However, the building remains 40pc unoccupied, and the remaining 60pc is taken by two tenants – joint owner the Point Authority of New York, and New York’s Human Resources Administration. Some of this space is expected to be leased out.

Image: Getty

Sainsbury’s leads the FTSE’s risers

08.35 J Sainsbury is the leading riser in a weak market, in the wake of encouraging first-half results that showed adjusted pre-tax profit rose 7pc to £400m. That has sent shares in the supermarket group climbing 1.3pc, while the FTSE 100 has declined 0.6pc, or 37 points, to 6,689. Of the wider market, Rebecca O’Keeffe, head of investment at stockbroker Interactive Investor, said:

Mark Carney will be in the spotlight today when he presents his inflation report this morning. For a number of years now, the Bank of England has been plagued by higher than expected inflation and lower than expected growth. Now, however, Mr Carney needs to explain why the economy is growing faster than expected while inflation is unexpectedly falling. With the economy picking up, investors will be waiting to hear if the MPC has changed its forecast on when their 7pc unemployment goal will be reached.

Spain enters deflation

08.10 Bad news for Spain: Consumer prices saw 0.1pc deflation in October on a year-on-year basis.

Deflation is especially bad news for heavily-indebted, weak growth countries since it puts consumers off buying goods (which will be cheaper down the line) and makes it harder for debtors to pay back money.

Click to expand

Corporate roundup

08.00 Louise Armitstead has more of this morning’s news in today’s City Briefing.

Barratt Developments is the latest housebuilder on the rise, reporting a 46.7pc jump in private forward sales to £1.1bn over the period between July and November.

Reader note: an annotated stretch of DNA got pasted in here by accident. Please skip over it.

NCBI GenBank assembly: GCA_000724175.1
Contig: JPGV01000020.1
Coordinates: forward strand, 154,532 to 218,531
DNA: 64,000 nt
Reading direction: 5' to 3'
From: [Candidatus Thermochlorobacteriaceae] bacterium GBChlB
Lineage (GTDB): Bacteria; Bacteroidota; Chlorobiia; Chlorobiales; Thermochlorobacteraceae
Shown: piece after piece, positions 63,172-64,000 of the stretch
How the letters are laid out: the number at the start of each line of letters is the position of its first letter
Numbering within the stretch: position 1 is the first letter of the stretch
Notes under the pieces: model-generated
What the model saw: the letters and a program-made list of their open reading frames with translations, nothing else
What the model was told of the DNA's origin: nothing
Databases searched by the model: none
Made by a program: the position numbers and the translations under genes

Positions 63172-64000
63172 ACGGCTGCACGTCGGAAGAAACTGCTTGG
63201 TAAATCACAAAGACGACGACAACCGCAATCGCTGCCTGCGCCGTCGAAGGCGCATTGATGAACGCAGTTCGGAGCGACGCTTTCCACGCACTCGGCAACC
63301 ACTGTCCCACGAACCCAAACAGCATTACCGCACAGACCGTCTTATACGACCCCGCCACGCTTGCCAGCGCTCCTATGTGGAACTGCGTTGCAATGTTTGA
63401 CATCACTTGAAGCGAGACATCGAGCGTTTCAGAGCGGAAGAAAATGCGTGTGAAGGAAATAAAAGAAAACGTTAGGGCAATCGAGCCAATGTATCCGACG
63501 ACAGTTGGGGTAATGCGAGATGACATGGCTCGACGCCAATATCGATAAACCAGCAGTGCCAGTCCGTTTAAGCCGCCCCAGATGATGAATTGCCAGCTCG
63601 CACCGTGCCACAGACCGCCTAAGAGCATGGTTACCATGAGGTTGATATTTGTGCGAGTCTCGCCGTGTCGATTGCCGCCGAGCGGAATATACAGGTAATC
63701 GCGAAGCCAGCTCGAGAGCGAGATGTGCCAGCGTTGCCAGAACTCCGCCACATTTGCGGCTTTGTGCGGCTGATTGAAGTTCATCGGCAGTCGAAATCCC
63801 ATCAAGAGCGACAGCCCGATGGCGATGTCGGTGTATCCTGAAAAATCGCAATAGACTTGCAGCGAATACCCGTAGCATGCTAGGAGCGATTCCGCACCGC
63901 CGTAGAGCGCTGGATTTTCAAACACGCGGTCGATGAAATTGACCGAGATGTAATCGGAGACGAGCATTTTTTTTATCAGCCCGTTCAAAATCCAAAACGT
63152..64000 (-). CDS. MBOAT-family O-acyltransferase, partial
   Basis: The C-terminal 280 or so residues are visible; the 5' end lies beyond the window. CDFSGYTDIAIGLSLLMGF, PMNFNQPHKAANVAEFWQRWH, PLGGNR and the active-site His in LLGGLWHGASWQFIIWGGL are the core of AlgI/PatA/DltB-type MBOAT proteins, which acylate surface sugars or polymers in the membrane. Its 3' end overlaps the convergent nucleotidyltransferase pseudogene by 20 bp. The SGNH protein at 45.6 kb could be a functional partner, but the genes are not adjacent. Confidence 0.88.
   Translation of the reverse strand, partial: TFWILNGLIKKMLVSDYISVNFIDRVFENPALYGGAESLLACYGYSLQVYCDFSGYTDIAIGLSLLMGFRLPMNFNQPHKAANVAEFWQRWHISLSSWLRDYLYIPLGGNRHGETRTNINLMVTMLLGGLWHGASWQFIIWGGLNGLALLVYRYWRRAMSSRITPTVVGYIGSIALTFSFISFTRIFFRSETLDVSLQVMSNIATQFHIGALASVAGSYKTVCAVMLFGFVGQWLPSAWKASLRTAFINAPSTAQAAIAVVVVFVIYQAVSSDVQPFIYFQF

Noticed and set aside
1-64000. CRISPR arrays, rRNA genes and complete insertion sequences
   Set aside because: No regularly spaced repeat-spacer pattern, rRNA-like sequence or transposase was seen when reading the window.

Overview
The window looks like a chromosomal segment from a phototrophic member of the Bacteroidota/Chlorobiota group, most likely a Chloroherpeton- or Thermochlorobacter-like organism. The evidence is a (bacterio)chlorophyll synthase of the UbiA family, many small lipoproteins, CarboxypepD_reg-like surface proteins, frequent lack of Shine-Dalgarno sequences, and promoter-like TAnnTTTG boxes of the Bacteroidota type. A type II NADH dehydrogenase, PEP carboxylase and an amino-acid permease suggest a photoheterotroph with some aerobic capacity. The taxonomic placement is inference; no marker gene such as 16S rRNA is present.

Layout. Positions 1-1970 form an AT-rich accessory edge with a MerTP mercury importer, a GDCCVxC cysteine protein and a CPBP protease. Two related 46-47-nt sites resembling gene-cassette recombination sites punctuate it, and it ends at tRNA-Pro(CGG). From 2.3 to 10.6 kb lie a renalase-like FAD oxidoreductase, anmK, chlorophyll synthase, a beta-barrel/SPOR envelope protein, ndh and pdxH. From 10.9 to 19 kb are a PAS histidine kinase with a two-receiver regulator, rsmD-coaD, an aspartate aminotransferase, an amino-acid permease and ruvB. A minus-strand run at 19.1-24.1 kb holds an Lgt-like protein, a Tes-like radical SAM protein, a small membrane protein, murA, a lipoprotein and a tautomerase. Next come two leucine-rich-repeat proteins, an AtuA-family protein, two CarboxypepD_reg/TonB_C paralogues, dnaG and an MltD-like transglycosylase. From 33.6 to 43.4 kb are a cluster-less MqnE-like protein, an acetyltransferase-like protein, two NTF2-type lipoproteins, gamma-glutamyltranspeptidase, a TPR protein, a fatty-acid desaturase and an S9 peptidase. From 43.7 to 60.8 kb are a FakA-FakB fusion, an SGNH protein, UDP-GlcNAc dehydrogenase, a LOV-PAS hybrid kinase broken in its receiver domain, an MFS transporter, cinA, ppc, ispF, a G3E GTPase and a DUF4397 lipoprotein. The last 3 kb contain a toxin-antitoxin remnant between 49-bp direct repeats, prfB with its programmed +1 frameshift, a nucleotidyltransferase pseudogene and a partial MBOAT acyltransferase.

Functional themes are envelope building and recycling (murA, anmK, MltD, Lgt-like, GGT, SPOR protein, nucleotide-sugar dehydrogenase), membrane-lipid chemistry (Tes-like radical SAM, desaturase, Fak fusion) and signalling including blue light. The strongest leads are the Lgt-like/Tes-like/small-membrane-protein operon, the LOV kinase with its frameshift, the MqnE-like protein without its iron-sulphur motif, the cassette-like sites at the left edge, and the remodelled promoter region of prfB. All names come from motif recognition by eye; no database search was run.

“The Government’s Help to Buy shared equity scheme continues to provide strong support to the market and has accelerated the recovery in consumer demand for new homes,” the company has said. British Land has reported a 6.6pc rise in underlying pre-tax profits to £146m, up from £109m last year.

Icap has reported a sharp drop in pre-tax profits to £40m from £68m last year, as a result of £68m costs “driven by settlement payments and associated legal fees” following the Libor rigging investigations. Hornby has reported a turnover of £22.5m in half year results, a small drop from £23.5m last year.

Roger Canham, chairman, has said the future is “looking brighter as the transformation we have embarked upon progresses.” The London Stock Exchange has reported pre-tax profits of £116m, down from £165m in the first six months last year.

Energy giant SSE raises dividend

07.45 Emily Gosden has the first take on results from SSE, one of the big six energy firms which has upped its dividend by 3.2pc just days after implementing an 8.2pc price rise.

SSE, formerly known as Scottish and Southern, reported adjusted pre-tax profits of £354m for the six months to the end of September – down 11.7pc on the same period last year – and said its energy supply business swung to a £115.4m operating loss.

The company said the result in the supply arm – which delivered a £48.3m operating profit a year earlier – reflected “the impact of higher wholesale gas, distribution, environmental and social costs, which themselves were rising, during the spring and summer period of lower energy consumption”.

SSE insisted its dividend increase was necessary to reward shareholders for their investment – despite calls from Labour for companies to put consumer interests before those of shareholders.